Rail Budget 2014: Has Karnataka's own abandoned it? Gowda forgets incomplete metro here

Sadananda Gowda
Bangalore, July 11: The railway minister Sadananda Gowda may have done a splendid job with the rail budget, announcing 58 new trains including 5 new Jansadharans, 5 premium trains, 6 AC express, 27 express trains, 8 passenger trains, 2 MEMU trains and 5 DEMUs. He has also announced the repair and refurbishment of old tracks, apart from laying new one's; but, he never mentioned the fate of Bangalore's incomplete metro rail that lies deserted in the middle of the city, presenting a sorry picture of the Silicon Valley of India.

But wasn't he the former chief minister of the state and the son of the soil? Probably, a gentle nudge would remind his duties toward us. Sir, it is not that we are not worried about the overall railway system and connectivity, but would you like if the state you belong to cannot be set as an example for the country? How can the common man trust you?

Call it an irony, you have proposed bullet trains between Mumbai and Ahmedabad and superfast trains in Lucknow and other major cities, but you did not bother to issue a statement regarding the completion of a basic amenity here?

The wait continues

The plan for metro connection was conceived in 1993 as a PPP. The delay started in the intial phase itself. The detailed project report of Phase 1 itself took 10 years to complete and was submitted in 2003. It took 3 more years for the final approval on a scheme that incorporated the expertise of DMRC and RITES Limited.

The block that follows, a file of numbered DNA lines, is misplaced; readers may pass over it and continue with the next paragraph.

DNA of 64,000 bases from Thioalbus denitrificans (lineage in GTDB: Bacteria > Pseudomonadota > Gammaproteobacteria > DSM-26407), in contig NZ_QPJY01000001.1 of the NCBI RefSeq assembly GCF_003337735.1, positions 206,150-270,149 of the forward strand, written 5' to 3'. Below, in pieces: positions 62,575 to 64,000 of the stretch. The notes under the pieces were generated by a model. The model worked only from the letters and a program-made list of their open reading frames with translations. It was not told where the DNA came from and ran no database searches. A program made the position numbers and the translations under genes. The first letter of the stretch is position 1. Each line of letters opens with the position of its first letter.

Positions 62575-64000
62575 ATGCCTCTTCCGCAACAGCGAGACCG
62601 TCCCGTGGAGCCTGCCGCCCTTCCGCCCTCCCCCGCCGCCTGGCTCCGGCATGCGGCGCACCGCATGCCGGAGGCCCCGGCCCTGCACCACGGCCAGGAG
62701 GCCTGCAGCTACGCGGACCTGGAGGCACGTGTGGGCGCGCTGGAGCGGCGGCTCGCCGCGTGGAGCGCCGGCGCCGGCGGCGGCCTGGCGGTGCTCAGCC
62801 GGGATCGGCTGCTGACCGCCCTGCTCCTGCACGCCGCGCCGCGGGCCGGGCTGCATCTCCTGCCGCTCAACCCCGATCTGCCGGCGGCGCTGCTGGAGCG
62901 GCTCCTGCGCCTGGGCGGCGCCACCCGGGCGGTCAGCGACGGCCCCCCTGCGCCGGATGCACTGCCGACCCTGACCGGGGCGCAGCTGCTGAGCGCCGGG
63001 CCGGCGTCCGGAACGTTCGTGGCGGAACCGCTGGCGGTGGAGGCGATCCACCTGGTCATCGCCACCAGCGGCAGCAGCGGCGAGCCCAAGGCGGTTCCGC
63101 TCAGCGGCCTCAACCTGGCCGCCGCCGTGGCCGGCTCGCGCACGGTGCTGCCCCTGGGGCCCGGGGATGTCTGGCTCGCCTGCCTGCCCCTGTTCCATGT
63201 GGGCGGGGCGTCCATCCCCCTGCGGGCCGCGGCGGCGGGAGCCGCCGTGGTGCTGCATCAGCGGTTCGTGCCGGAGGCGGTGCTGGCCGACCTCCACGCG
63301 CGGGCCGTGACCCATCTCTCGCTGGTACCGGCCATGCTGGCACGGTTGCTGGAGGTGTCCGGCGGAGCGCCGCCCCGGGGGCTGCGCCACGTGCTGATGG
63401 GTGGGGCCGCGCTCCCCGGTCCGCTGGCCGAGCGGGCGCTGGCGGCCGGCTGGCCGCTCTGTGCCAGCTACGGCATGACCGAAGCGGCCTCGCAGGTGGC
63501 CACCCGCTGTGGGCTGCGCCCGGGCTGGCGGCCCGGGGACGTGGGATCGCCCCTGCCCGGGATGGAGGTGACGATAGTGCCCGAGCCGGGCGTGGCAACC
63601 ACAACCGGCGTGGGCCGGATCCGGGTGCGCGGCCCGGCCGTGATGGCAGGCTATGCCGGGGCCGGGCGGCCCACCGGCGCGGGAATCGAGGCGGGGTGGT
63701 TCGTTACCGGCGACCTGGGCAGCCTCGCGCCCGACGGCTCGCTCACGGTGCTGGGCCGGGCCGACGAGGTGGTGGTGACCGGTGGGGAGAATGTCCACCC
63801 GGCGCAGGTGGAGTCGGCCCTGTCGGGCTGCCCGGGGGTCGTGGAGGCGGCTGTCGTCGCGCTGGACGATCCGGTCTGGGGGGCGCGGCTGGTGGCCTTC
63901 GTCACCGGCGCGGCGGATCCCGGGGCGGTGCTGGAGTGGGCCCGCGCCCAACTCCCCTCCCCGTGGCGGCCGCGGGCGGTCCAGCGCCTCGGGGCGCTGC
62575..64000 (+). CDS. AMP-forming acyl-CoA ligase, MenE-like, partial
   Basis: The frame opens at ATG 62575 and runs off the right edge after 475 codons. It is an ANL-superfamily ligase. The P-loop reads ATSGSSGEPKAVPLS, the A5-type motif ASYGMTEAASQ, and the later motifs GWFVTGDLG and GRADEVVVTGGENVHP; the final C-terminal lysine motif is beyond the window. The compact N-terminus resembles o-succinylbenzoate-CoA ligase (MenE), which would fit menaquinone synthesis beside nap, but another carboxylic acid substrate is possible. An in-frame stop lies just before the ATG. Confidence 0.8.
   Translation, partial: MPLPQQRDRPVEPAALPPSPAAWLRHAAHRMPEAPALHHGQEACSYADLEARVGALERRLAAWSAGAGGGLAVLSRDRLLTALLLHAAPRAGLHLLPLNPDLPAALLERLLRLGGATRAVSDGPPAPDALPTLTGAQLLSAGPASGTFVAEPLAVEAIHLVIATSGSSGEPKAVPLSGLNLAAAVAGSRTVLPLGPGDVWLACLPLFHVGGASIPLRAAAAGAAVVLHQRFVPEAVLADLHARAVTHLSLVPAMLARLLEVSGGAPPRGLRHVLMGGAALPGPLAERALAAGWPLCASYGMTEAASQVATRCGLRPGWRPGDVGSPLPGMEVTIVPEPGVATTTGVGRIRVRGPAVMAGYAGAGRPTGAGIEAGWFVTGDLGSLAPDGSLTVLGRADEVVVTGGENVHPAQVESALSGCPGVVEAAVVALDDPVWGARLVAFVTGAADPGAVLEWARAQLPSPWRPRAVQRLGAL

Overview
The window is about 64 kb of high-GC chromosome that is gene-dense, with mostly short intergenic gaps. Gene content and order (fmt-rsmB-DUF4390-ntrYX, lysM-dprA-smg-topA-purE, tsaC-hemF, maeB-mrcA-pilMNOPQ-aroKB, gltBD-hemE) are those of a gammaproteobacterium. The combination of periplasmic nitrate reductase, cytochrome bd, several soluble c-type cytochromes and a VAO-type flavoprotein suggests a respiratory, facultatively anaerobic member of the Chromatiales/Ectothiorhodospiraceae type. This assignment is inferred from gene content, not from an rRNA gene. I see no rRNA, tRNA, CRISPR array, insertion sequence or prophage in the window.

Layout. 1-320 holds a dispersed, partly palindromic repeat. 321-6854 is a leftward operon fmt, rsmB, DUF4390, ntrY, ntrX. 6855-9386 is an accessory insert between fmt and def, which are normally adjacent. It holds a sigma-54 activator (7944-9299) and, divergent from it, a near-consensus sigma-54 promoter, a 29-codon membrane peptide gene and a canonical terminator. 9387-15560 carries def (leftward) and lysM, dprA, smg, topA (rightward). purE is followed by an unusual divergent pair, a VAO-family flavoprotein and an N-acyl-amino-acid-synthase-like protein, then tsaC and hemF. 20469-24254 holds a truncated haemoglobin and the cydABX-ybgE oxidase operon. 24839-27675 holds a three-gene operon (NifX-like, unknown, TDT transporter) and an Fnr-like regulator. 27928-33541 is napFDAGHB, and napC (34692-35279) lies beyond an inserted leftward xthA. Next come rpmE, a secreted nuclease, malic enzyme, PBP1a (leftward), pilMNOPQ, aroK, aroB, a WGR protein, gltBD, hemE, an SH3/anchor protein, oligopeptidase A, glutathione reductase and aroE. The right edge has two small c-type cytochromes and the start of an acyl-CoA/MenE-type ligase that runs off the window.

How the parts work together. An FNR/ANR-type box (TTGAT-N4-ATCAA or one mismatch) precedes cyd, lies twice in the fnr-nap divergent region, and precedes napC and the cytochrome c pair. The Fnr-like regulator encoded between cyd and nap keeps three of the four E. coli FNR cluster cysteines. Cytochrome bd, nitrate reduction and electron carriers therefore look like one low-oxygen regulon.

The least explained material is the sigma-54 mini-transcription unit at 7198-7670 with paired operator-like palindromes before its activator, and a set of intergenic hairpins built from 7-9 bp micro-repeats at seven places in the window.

Thereafter started the number crunches. The 32 kilometer long Phase I metro project, despite funds from the government started running cost escalations, that turned into loans. The Union Cabinet approved Phase I of the Namma Metro in April 2006 when it was estimated to cost INR54 billion (US$910 million). The cost escalated to INR116.09 billion (US$2.0 billion) as various problems delayed the completion.

BMRCL received INR7 billion (US$120 million) from Housing and Urban Development Corporation (HUDCO), INR250 million (US$4.2 million) from the Asian Development Bank (ADB), 23% from the Central Government, 33% from the State Government and the rest as a INR49.05 billion (US$820 million) loan from the Japan International Cooperation Agency (JICA).

The Phase 1 project was supposed to be fully operational in 2013, which was postponed till 2015.

The Phase-2 was drafted in 2011 and it has received funds worth INR 270 billion. The project is yet to start.

Dear Mr Minister, it's upto you now to decide the fate of Bangaloreans. Of course, we would not complain if you didn't so or say anything. Afterall, we haven't been complaining for the past 20 years.

OneIndia News

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